In the classic called the Ramayama, translated in to three volumes by our teacher, another example is given, which is called ‘churning the ocean’.  Churning is a spiritual process, in which the depths of the being are touched.  The gods and the demons cooperate to churn the ocean, because they are told by the supreme Spirit that something wonderful will come out.  These are cosmic actions put in this form, just as we now say the ‘big bang’ for a particular creation theory.  Although it couldn’t have been a big bang, because it couldn’t have been big or small if it was all there was; and a bang is a sound, a pressure wave travelling through a medium, and there was then no medium through which it could travel.  But, nevertheless, the phrase very well sums up the cosmological theory.  It has a very vivid and explicit significance to tell us – it sums up the theory very well.

In the same way these stories that are told us are not imaginary in the sense that they have no basis; but cosmologically we have to remember the world creation is a mental process.  It has a relevance as seen in the Ramayana to the fortunes of a nation and a group.  Then again, it has relevance to the fortunes of an individual practising spiritual training.  All the elements cooperate, the gods and the demons.  In man himself, the dark aspects of the personality, cooperate – they wish to get something from the practice of spiritual discipline.  The gods and the demons put aside their hostility for the time being, and they put this great mountain in the ocean as a churning rod.  We don’t churn our milk nowadays but [in the old days] the milk was there and it was churned around.  Something is spun in it and finally the butter emerges.  So they got the mountain and they persuaded a great snake, who’s referred to in the Gita, Vasuki, the king of the snakes, to cooperate as the rope which was around the mountain in a half-hitch.  Then the demons after some dispute took the head end of the snake which they felt was the better, more honourable end, and the gods took the tail – and they pulled alternately.  Just as in the human personality there’s a struggle going on in cycles so, in the spiritual discipline, the motives are mixed and there are cycles.  This churns the personality.

The first thing that comes out after a thousand years of effort, after a long time, is a terrible poison which begins to consume everything, the whole world – gods, demons, mountains, ocean, everything.  The poison is going to consume the world, and the god Shiva, to save the world, drinks the poison.  It corrodes his throat, so that his throat turns blue, and this is one of his names, Nilakantha, the blue throat.  In this story, this corresponds to the crucifixion, where the god takes on himself the suffering in order to save the world.  It makes it clear that it’s a terrible corrosion and suffering, but the god, who symbolises detachment, is able to endure it in detachment.  He drinks the poison and then he goes back to the mountain where he lives.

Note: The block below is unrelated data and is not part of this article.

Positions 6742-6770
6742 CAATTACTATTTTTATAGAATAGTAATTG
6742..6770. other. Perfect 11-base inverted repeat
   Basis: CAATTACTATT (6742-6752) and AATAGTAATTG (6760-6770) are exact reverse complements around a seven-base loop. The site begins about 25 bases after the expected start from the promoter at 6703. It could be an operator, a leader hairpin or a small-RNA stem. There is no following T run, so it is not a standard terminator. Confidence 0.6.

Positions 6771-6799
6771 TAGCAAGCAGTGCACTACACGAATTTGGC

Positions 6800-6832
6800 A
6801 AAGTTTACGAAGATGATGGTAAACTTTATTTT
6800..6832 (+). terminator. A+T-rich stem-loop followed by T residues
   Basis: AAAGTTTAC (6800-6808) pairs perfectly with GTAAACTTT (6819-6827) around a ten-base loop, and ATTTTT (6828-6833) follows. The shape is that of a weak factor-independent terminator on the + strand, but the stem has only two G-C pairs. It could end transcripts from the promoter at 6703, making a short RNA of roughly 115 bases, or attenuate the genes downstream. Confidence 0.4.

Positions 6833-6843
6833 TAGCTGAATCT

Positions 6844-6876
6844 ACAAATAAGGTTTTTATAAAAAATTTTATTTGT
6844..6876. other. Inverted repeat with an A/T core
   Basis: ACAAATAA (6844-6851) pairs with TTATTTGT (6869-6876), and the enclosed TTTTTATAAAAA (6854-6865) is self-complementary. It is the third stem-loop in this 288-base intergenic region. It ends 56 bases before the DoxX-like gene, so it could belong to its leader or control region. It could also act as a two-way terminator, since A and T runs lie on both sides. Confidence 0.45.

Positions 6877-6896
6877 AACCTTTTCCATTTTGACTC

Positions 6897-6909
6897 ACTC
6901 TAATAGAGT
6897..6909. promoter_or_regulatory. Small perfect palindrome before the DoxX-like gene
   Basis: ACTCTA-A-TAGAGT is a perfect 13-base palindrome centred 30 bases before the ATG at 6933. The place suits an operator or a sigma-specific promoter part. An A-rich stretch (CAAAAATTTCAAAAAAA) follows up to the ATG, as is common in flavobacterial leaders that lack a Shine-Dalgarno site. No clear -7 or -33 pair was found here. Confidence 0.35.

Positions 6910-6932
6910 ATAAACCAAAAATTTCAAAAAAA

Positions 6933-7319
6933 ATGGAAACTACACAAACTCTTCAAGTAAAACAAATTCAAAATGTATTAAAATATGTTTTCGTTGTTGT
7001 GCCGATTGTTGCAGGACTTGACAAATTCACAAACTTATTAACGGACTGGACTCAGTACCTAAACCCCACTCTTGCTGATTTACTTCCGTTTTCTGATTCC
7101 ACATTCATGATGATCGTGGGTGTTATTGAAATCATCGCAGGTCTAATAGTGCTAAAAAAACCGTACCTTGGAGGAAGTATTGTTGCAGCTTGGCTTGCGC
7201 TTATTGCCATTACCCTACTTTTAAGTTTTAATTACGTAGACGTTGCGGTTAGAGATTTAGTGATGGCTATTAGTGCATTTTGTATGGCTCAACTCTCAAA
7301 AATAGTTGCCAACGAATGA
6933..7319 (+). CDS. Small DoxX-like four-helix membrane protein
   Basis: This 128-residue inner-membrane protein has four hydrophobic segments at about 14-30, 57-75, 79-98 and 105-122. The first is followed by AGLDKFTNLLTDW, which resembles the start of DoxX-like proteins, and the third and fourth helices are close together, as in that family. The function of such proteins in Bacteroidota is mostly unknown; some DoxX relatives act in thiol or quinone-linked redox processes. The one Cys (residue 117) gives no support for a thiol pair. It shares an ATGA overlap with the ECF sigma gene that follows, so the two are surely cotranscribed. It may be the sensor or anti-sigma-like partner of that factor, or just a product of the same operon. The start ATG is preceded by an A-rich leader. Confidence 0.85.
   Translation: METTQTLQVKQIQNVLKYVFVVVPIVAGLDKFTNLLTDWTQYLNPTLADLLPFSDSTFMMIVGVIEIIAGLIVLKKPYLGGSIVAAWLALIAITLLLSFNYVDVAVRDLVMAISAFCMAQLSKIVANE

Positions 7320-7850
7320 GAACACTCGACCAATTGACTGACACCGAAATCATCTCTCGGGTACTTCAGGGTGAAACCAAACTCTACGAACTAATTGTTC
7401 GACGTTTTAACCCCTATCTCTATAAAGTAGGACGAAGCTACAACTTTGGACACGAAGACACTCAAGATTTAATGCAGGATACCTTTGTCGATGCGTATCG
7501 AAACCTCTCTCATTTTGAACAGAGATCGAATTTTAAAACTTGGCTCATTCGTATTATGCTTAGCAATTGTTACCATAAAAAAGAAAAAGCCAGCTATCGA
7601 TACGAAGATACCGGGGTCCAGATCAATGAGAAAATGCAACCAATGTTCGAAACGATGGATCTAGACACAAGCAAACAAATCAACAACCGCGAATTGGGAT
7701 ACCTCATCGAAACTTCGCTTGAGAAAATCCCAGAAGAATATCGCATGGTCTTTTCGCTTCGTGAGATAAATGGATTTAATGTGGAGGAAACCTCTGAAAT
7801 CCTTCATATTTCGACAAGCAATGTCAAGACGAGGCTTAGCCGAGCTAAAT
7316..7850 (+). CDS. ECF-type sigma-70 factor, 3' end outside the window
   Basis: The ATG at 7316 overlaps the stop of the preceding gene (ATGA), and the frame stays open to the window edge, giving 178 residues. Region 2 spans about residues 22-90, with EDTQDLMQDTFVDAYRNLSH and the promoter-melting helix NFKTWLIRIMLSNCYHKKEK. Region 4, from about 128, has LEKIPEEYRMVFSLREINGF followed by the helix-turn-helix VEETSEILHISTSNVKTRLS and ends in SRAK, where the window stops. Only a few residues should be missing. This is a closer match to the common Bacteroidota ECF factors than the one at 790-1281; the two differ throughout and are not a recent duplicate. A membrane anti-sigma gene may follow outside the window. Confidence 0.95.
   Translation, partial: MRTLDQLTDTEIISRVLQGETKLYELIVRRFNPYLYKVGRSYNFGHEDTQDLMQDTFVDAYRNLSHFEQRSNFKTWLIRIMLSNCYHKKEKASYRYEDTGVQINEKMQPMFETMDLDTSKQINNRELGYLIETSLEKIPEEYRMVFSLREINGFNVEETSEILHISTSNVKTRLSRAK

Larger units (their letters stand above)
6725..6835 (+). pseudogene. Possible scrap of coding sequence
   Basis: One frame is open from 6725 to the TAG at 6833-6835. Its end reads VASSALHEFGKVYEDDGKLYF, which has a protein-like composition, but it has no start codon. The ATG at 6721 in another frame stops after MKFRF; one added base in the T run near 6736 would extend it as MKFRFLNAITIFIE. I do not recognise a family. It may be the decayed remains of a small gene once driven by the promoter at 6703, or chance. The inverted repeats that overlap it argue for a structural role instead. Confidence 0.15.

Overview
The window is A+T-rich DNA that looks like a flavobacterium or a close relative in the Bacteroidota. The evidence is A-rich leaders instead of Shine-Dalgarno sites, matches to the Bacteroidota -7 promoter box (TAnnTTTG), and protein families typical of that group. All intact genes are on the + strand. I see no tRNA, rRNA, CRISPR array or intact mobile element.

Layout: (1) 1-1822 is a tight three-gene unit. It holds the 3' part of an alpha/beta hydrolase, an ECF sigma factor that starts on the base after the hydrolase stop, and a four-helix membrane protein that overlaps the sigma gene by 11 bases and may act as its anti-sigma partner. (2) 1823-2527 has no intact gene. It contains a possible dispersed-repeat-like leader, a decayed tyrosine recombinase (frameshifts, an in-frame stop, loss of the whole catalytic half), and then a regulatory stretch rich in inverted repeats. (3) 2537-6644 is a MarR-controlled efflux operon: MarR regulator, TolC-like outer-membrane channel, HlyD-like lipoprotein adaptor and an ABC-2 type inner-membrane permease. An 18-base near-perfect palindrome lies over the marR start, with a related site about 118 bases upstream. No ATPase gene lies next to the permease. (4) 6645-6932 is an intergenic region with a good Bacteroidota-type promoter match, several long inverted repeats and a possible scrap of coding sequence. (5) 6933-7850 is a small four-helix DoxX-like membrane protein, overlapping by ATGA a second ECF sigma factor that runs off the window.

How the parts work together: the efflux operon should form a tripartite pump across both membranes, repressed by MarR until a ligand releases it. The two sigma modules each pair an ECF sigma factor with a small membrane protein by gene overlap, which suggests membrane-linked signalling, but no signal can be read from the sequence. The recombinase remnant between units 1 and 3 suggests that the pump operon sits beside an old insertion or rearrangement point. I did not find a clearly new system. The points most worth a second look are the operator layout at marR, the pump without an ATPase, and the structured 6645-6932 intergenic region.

In this Ramayana, Rama is the younger son of the King, but outstanding in virtue, and his elder brother, who is normally the first in line for the throne, is a great devotee of Rama and has no wish to inherit.  Everyone is agreed that Rama should inherit the throne and the king is about to proclaim him heir when suddenly a poison, a venom, appears from nowhere.  It’s begun by the servant of the mother of Bharata, one of the queens. It’s not clear what her motivation is.  It’s said that when she heard that Rama was to be declared heir a terrible anger and jealousy came over her. She had no reason for this.  She had a hunch-back, but she must have been a person of great charm and personality, because the queen was very attached to her – and, in fact, she had brought her with her from her own father’s family when she married Rama’s father.  So she had a marvellous position and she had tremendous influence with the queen.  There was no reason for her jealousy but suddenly this venom sprang up and she infected the queen with it.  The queen was at first very pleased that Rama should inherit; she said this will be the best of kings and my son is a great devotee of his and they had great affection for each other. But the servant said, “Now, now.  The moment he becomes king, the first thing he’ll do will be to get rid of his elder brother.”  This venom begins to spread and the queen finally is infected with it.  She uses a particular influence that she has to get Rama banished to the forest for fourteen years.  The effect of this goes on.  Rama is able, like Shiva, to accept this with detachment.  One of his other brothers, Lakshmana, is not able to do this at first. He says to Rama, “The people would support you.  Let’s arrange a coup.  We’ll say that the king is doddering, and we’ll replace him and put you on the throne.”  Rama refuses to do this, and his face doesn’t change, even when assailed with this poison which sends him into exile for fourteen years.